And that brings me to my second point. I think we can all agree that this new 10 nominee Best Picture category worked splendidly. The expanding of this category allowed many very worthy, very different types of films to be nominated. Along with all the usual critical darling films the movies that the movie going public as a whole embraced are getting a chance to have their day in the sun as well. It really is the best of both worlds and I think the Academy’s gambit will pay off huge when for the first time in a long time, people once again in mass tune in to see who gets the little golden, bald dude. If you think I’m wrong and that this has irrevocably damaged the image of this illustrious institution then I’m sorry but you’re never going to get me to see it any other way. How could I when 6 of my 10 favorite films of the year were nominated for Best Picture. For that matter how could anyone have an issue when not one, but TWO of those ten nominees were science-fiction films, one is a pulse-pounding action film directed by a woman, one is a perfect snapshot of our times, one is perhaps one of the best animated films ever made, one is a fantasy film about a bunch of dudes that kill Hitler and one is a Coen Brother’s movie? If you can think of a more eclectic, yet fully worthy list of nominees then man I want to be able to travel to the future with you because up until now this is about as good as it gets. Once again well done to everyone that voted, March 7th can’t get here soon enough.


Adam said...

"I think we can all agree that this new 10 nominee Best Picture category worked splendidly."

I think you know that's not the case. I still think what I thought before. The new system is a complete mistake. If I want a top 10 list, I'll turn to the critics that I respect to see what they've included. I've said it before, and I'll say it again: the whole point of shortlisting anything for an award is that hard choices are going to HAVE to be made. Snubs are, by necessity, GOING to be the name of the game. If the Academy had decided to split the category like the Golden Globes, I would have understood, even though I wouldn't have been thrilled. If they'd added an extra slot to make it an even 6, I would have understood. This foolish decision to raise it to 10 really devalues what it means to have a Best Picture nomination. We can all figure out what the "real" nominees are by correlating the films that were nominated with the films that had their directors nominated too. 10 is far too many.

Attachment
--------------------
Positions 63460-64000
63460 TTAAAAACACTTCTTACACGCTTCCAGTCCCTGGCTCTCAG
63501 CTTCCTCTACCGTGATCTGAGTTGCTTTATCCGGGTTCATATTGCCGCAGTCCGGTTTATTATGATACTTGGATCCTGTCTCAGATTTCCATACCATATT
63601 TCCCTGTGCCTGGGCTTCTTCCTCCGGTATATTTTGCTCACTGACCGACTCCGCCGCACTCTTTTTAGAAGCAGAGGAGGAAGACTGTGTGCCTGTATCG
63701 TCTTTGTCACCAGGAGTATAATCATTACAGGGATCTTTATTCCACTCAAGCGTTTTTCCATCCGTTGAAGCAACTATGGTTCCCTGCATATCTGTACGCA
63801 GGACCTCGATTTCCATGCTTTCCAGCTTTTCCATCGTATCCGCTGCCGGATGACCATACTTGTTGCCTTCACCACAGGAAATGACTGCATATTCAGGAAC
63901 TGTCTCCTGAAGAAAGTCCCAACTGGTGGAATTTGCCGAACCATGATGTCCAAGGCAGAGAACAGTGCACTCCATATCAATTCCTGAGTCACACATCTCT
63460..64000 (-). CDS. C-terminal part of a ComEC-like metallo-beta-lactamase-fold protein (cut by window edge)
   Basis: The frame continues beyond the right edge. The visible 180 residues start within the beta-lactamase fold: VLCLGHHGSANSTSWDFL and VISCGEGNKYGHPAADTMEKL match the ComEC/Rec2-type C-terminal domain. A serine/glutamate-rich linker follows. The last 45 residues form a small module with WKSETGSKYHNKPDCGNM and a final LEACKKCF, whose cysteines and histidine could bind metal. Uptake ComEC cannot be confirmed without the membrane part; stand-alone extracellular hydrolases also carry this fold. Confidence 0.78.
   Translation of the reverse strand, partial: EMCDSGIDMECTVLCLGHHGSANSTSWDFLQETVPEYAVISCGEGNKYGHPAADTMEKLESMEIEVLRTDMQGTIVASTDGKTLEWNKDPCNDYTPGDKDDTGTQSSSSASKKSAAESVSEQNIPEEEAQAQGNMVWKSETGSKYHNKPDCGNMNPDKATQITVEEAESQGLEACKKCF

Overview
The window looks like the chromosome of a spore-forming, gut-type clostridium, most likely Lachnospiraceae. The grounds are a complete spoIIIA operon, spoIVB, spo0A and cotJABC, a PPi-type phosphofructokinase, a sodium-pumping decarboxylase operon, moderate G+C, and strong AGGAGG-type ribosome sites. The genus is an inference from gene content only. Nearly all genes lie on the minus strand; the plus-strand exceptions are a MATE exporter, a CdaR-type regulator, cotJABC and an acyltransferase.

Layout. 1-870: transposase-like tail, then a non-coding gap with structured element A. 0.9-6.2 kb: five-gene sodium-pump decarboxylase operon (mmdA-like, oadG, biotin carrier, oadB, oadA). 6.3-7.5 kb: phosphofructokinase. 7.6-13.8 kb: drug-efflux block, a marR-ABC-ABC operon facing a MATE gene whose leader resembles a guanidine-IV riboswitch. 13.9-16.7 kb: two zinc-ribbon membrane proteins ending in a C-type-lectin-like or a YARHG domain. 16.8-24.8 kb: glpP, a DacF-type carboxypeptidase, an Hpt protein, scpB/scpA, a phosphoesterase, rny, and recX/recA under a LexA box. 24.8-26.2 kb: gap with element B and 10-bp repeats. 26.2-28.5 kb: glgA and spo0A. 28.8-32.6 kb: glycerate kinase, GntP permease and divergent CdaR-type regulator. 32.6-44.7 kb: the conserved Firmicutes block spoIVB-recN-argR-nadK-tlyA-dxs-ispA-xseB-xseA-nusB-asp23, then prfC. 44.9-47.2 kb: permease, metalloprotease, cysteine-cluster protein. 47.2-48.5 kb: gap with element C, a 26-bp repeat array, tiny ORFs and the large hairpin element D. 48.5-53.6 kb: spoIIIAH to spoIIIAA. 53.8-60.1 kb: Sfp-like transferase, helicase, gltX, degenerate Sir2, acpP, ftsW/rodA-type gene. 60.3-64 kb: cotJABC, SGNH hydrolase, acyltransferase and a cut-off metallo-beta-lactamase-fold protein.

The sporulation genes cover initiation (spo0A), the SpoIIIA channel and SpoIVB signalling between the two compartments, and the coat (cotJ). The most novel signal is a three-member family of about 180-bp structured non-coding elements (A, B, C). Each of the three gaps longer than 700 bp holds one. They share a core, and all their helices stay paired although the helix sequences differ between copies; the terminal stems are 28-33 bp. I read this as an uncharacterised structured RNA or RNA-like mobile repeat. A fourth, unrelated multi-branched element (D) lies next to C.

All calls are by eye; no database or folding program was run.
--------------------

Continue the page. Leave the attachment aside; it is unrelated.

Megan said...

I am in love with the nominees this year. I have actually heard more than one person actually be excited about the Oscars this year because they've seen some of the films that are nominated.

Popular films, little films and all in all good films got nominated!

Ten does not devalue a category that chooses from thousands. If you say that is does then you're saying that IT HAPPENED ONE NIGHT, GONE WITH THE WIND, YOU CAN'T TAKE IT WITH YOU & even CASABLANCA don't really count because they had 8-12 other films nominated with them.

Chris W said...